Autoimmune GI Dysmotility
Targeted evaluations to improve
Autoimmune gastrointestinal dysmotility (AGID) is a limited manifestation of autoimmune dysautonomia that occurs as an idiopathic phenomenon. Signs and symptoms include early satiety, nausea, vomiting, bloating, diarrhea, constipation, and involuntary weight loss. The onset may be subacute, and neurological manifestations may or may not be an accompaniment.
Identifying GI dysmotility as autoimmune-mediated is extremely important because patients treated with immunotherapy can see a dramatic improvement, going from persistent nausea, vomiting, and weight loss to feeling normal within a few weeks.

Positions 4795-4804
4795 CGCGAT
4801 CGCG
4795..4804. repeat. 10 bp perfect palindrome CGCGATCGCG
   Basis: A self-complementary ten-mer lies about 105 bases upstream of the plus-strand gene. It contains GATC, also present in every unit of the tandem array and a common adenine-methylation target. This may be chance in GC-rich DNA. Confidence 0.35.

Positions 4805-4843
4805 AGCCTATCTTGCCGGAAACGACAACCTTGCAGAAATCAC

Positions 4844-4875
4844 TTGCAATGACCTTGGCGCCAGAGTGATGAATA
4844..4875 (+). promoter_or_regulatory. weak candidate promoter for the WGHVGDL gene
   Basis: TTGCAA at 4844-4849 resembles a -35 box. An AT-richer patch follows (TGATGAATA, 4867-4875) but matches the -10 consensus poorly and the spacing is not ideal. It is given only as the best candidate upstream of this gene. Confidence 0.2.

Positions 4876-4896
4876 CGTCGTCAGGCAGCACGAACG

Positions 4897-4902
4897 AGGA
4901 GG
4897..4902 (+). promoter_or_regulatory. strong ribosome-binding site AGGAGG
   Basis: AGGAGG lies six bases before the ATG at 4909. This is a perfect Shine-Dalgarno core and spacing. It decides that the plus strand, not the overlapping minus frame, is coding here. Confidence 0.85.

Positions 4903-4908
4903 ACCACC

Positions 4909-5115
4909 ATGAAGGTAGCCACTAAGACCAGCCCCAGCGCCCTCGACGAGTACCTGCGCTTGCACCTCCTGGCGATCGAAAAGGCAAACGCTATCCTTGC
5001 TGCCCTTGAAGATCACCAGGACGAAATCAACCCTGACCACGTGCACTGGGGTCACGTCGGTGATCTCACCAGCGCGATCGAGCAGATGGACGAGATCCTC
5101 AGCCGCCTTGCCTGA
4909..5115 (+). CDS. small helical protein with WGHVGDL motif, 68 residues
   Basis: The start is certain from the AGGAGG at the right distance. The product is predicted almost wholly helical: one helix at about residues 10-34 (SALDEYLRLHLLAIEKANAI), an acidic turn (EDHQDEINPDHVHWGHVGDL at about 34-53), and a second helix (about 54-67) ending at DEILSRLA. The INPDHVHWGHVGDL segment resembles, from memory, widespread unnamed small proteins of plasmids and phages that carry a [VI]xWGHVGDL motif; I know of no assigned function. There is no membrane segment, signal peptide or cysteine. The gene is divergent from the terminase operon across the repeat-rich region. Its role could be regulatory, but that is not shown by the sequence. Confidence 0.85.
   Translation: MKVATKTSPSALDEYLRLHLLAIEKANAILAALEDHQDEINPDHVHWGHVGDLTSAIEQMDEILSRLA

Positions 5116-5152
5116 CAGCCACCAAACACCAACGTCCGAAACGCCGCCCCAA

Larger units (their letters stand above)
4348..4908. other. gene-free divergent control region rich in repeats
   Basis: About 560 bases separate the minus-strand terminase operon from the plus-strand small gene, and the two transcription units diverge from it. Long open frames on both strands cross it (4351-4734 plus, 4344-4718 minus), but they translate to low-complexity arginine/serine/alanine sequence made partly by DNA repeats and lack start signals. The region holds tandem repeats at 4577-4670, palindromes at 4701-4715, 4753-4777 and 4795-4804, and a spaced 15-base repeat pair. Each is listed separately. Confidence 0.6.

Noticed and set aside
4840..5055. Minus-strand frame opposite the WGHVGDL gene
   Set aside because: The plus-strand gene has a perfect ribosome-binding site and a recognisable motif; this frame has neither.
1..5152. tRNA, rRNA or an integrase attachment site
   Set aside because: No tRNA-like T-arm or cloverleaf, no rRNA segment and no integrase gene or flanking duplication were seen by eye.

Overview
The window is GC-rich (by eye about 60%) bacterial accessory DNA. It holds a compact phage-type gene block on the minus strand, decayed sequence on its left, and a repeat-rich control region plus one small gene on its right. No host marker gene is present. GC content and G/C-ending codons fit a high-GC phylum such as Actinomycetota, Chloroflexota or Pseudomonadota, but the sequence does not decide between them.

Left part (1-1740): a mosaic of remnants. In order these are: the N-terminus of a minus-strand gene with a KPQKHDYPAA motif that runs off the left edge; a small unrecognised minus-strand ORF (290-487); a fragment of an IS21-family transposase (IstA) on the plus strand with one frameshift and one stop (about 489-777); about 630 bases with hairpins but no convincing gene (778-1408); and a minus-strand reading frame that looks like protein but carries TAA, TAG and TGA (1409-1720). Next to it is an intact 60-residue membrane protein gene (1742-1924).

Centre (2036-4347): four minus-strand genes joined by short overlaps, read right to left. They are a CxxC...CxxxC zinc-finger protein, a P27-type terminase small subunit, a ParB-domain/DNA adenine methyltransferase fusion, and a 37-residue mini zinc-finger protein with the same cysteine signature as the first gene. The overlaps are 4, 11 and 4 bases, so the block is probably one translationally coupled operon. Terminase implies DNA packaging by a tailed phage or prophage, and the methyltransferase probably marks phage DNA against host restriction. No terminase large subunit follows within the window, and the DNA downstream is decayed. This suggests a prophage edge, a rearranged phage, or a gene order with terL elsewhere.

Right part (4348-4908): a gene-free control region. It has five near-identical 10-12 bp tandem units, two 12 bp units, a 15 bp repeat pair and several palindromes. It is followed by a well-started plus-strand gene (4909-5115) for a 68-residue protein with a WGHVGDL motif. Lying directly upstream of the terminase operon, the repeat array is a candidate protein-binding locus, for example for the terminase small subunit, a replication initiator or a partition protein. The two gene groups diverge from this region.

Since the levels of antibodies can be quite low — and low levels may also be seen in healthy people — the interpretation of the antibody testing needs to be done carefully and within a patient’s clinical context.
Mayo Clinic’s standardized approach to autoimmune neurological conditions is based on three M’s (see right).
Antibody testing is important because:
Learn more about how to order these evaluations at your institution.